comp4620/8620: Advanced Topics in AI Foundations of Artificial Intelligence
comp4620/8620: Advanced Topics in AI Foundations of Artificial Intelligence Marcus Hutter Australian National University Canberra, ACT, 0200, Australia http://www.hutter1.net/ ANU Foundations of Artificial
More informationLearning What to Value
Learning What to Value Daniel Dewey Machine Intelligence Research Institute Abstract. We examine ultraintelligent reinforcement learning agents. Reinforcement learning can only be used in the real world
More informationReinforcement Learning and the Reward Engineering Principle
Reinforcement Learning and the Reward Engineering Principle Daniel Dewey daniel.dewey@philosophy.ox.ac.uk Oxford Martin Programme on the Impacts of Future Technology, Future of Humanity Institute Abstract
More information[Refer Slide Time: 05:10]
Principles of Programming Languages Prof: S. Arun Kumar Department of Computer Science and Engineering Indian Institute of Technology Delhi Lecture no 7 Lecture Title: Syntactic Classes Welcome to lecture
More informationUniversal Artificial Intelligence
Universal Artificial Intelligence Marcus Hutter Canberra, ACT, 0200, Australia http://www.hutter1.net/ Marcus Hutter  2  Universal Artificial Intelligence Abstract The dream of creating artificial devices
More information1. Introduction. 2. An AgentEnvironment Framework. Bill Hibbard
MIRI MACHINE INTELLIGENCE RESEARCH INSTITUTE Avoiding Unintended AI Behaviors Bill Hibbard MIRI Research Associate Emeritus Senior Scientist, SSEC, University of WisconsinMadison Abstract Artificial intelligence
More informationA ClientServer Interactive Tool for Integrated Artificial Intelligence Curriculum
A ClientServer Interactive Tool for Integrated Artificial Intelligence Curriculum Diane J. Cook and Lawrence B. Holder Department of Computer Science and Engineering Box 19015 University of Texas at Arlington
More informationECON20310 LECTURE SYNOPSIS REAL BUSINESS CYCLE
ECON20310 LECTURE SYNOPSIS REAL BUSINESS CYCLE YUAN TIAN This synopsis is designed merely for keep a record of the materials covered in lectures. Please refer to your own lecture notes for all proofs.
More informationNotes from Week 1: Algorithms for sequential prediction
CS 683 Learning, Games, and Electronic Markets Spring 2007 Notes from Week 1: Algorithms for sequential prediction Instructor: Robert Kleinberg 2226 Jan 2007 1 Introduction In this course we will be looking
More informationHow to build a probabilityfree casino
How to build a probabilityfree casino Adam Chalcraft CCR La Jolla dachalc@ccrwest.org Chris Freiling Cal State San Bernardino cfreilin@csusb.edu Randall Dougherty CCR La Jolla rdough@ccrwest.org Jason
More informationSuper TuringMachines
1 This preprint differs from the published version. Do not quote or photocopy. Super TuringMachines B. Jack Copeland 2 1. Universal Turing Machines A universal Turing machine is an idealised computing
More informationEligibility Traces. Suggested reading: Contents: Chapter 7 in R. S. Sutton, A. G. Barto: Reinforcement Learning: An Introduction MIT Press, 1998.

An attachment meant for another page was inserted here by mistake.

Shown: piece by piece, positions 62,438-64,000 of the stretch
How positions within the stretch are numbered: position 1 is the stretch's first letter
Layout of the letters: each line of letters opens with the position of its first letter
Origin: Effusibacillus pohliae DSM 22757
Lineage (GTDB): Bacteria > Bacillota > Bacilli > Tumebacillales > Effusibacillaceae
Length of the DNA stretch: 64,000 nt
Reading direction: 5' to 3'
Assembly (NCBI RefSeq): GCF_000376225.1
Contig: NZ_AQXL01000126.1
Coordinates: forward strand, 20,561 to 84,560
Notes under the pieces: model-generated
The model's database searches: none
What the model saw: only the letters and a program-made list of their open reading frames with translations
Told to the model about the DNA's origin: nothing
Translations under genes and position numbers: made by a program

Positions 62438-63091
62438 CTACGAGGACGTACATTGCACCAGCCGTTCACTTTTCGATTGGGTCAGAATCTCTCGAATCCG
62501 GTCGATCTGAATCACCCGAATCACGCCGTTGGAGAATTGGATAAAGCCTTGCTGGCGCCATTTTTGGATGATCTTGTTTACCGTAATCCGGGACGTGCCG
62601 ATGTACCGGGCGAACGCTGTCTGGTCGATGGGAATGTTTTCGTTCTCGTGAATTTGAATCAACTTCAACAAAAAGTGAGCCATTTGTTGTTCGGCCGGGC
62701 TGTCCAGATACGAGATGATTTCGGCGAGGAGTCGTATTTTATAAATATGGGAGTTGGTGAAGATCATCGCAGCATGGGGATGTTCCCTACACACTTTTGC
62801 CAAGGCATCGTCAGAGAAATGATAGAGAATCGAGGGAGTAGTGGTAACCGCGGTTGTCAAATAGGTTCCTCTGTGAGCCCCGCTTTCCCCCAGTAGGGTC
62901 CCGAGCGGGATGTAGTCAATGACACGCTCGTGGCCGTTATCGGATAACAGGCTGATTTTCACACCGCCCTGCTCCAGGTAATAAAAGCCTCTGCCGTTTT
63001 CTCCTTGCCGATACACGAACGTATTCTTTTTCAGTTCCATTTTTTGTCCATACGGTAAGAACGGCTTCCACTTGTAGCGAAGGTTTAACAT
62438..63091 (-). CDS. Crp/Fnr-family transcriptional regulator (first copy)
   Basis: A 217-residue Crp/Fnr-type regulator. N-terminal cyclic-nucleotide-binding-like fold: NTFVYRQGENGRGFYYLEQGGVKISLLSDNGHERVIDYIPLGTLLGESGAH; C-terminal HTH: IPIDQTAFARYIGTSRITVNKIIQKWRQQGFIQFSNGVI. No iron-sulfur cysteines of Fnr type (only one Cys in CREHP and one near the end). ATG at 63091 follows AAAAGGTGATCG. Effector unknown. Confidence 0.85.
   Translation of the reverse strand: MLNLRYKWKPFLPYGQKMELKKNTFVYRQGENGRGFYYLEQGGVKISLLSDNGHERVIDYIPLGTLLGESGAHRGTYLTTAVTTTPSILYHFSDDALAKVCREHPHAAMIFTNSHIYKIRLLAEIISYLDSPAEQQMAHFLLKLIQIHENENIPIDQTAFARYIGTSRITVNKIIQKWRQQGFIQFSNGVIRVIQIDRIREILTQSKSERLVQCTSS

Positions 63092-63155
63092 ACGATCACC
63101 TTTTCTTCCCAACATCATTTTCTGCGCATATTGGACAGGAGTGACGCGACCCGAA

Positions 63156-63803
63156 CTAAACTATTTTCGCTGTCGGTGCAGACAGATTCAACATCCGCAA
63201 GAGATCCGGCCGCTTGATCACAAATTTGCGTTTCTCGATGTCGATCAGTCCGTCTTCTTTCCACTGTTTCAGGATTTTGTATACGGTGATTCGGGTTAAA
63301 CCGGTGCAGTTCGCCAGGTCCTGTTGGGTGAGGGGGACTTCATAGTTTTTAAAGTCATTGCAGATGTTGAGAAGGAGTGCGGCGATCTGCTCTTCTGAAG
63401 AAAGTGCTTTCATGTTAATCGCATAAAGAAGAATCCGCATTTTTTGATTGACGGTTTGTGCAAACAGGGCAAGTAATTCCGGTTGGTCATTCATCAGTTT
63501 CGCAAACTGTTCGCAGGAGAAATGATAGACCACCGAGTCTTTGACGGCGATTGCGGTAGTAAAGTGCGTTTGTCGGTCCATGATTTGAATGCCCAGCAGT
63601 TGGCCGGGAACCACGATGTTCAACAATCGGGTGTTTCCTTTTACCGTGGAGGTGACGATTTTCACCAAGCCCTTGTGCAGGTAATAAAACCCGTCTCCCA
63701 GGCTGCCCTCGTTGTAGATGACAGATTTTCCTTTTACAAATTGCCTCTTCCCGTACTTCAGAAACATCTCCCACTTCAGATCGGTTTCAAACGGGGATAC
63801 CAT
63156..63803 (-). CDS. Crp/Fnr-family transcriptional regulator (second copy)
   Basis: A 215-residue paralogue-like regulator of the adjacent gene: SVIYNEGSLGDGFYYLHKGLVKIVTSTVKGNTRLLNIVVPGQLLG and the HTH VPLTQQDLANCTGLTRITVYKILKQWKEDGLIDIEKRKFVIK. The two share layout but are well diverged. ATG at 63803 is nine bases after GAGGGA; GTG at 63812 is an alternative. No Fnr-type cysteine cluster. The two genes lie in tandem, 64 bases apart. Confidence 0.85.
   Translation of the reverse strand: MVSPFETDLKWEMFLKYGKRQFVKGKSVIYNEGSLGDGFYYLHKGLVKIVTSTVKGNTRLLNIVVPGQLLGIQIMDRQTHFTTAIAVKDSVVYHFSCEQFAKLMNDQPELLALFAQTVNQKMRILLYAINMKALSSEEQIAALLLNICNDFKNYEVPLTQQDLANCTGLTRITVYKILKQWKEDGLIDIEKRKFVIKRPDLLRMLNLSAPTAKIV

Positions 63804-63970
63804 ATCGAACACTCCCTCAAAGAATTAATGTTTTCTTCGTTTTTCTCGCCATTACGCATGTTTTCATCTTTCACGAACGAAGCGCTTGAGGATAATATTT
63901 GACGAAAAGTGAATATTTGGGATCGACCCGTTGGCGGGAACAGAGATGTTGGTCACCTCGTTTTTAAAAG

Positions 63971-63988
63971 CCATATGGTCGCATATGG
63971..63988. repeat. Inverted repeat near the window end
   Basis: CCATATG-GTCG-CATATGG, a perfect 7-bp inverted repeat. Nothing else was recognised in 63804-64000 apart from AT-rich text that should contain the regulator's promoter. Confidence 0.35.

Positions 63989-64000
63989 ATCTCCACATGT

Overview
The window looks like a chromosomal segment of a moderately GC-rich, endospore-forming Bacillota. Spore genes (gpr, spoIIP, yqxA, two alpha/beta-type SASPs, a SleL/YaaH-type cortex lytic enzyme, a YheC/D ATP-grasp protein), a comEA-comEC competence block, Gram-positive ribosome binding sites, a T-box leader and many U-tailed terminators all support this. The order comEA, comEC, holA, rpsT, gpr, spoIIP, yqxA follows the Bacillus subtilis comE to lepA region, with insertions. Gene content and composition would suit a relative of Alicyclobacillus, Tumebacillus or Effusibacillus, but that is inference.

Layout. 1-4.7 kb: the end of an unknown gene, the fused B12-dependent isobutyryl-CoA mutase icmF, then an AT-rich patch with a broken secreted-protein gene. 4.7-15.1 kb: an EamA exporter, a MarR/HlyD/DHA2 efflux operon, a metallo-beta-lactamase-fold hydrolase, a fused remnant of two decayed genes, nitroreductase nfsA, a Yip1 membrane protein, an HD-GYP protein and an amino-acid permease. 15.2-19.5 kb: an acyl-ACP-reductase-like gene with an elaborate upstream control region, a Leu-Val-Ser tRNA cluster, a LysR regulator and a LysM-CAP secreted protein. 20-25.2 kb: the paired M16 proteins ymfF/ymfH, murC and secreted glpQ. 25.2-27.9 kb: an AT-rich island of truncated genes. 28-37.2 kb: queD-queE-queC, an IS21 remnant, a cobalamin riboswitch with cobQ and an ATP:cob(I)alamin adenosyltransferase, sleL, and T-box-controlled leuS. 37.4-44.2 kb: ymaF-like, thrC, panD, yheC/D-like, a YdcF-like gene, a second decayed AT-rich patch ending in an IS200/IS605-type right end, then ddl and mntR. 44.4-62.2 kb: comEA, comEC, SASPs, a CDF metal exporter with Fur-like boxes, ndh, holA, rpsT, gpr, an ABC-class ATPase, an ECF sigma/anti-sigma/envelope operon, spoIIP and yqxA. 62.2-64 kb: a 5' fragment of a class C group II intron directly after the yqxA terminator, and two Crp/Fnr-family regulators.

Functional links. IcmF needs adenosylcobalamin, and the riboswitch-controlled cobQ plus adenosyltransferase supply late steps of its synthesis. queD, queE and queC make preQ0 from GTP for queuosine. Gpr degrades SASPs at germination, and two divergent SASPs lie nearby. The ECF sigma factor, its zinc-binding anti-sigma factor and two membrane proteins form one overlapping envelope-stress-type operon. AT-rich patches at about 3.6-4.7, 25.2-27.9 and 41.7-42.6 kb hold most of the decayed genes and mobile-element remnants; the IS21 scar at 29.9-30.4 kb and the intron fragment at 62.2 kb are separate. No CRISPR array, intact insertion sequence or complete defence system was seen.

Eligibility Traces 0 Eligibility Traces Suggested reading: Chapter 7 in R. S. Sutton, A. G. Barto: Reinforcement Learning: An Introduction MIT Press, 1998. Eligibility Traces Eligibility Traces 1 Contents:
More information6.080 / 6.089 Great Ideas in Theoretical Computer Science Spring 2008
MIT OpenCourseWare http://ocw.mit.edu 6.080 / 6.089 Great Ideas in Theoretical Computer Science Spring 2008 For information about citing these materials or our Terms of Use, visit: http://ocw.mit.edu/terms.
More informationMeasuring the Performance of an Agent
25 Measuring the Performance of an Agent The rational agent that we are aiming at should be successful in the task it is performing To assess the success we need to have a performance measure What is rational
More informationAgents: Rationality (2)
Agents: Intro Agent is entity that perceives and acts Perception occurs via sensors Percept is one unit of sensory input Percept sequence is complete history of agent s percepts In general, agent s actions
More informationMeasuring Universal Intelligence By: Tyler Staudinger
[1] Measuring Universal Intelligence By: Tyler Staudinger Overview How Do we Define Intelligence? Current Tests of Machine Intelligence The Ideal Test for Intelligence Components of an Intelligence Test
More informationFormal Languages and Automata Theory  Regular Expressions and Finite Automata 
Formal Languages and Automata Theory  Regular Expressions and Finite Automata  Samarjit Chakraborty Computer Engineering and Networks Laboratory Swiss Federal Institute of Technology (ETH) Zürich March
More informationProperties of Stabilizing Computations
Theory and Applications of Mathematics & Computer Science 5 (1) (2015) 71 93 Properties of Stabilizing Computations Mark Burgin a a University of California, Los Angeles 405 Hilgard Ave. Los Angeles, CA
More informationRegular Languages and Finite Automata